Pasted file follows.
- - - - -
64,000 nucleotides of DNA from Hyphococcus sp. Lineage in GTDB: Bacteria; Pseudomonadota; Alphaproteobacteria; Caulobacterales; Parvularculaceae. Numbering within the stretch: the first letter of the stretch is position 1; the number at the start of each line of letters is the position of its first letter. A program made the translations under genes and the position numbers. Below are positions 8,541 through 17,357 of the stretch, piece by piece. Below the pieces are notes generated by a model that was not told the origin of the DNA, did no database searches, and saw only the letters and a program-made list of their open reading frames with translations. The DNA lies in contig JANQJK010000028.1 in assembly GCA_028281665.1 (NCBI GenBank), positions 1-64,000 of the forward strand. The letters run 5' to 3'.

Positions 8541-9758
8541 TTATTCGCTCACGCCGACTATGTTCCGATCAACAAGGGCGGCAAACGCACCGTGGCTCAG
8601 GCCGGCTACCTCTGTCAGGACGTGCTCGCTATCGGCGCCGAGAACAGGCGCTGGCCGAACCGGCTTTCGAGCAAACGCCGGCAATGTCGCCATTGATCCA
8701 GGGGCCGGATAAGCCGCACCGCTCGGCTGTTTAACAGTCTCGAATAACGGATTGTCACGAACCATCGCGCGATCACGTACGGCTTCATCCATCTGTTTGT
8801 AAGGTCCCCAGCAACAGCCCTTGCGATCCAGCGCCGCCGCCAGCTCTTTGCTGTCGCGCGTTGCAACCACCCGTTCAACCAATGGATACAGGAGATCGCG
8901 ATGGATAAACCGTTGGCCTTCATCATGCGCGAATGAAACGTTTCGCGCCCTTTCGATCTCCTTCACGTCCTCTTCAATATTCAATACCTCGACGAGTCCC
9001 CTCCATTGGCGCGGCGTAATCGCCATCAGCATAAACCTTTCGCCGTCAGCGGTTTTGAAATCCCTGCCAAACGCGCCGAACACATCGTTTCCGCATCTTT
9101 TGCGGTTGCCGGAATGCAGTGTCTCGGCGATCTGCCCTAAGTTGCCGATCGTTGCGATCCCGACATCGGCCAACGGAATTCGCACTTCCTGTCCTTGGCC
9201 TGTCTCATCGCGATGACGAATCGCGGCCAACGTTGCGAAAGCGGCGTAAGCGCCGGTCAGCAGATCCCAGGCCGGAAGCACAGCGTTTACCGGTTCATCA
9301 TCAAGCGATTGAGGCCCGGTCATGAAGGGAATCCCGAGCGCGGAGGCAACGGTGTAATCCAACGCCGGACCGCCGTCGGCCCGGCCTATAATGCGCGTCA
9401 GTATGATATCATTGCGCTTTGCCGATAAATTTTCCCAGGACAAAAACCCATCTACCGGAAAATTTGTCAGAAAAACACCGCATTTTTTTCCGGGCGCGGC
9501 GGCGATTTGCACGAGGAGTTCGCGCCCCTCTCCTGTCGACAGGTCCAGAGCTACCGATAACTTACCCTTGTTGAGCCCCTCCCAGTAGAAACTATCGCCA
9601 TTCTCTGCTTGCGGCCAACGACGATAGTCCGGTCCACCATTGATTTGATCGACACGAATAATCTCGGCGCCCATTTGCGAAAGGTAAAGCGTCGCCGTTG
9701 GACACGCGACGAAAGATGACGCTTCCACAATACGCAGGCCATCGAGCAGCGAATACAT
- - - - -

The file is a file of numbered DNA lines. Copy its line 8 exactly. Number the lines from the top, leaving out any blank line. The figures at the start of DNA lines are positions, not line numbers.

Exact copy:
9001 CTCCATTGGCGCGGCGTAATCGCCATCAGCATAAACCTTTCGCCGTCAGCGGTTTTGAAATCCCTGCCAAACGCGCCGAACACATCGTTTCCGCATCTTT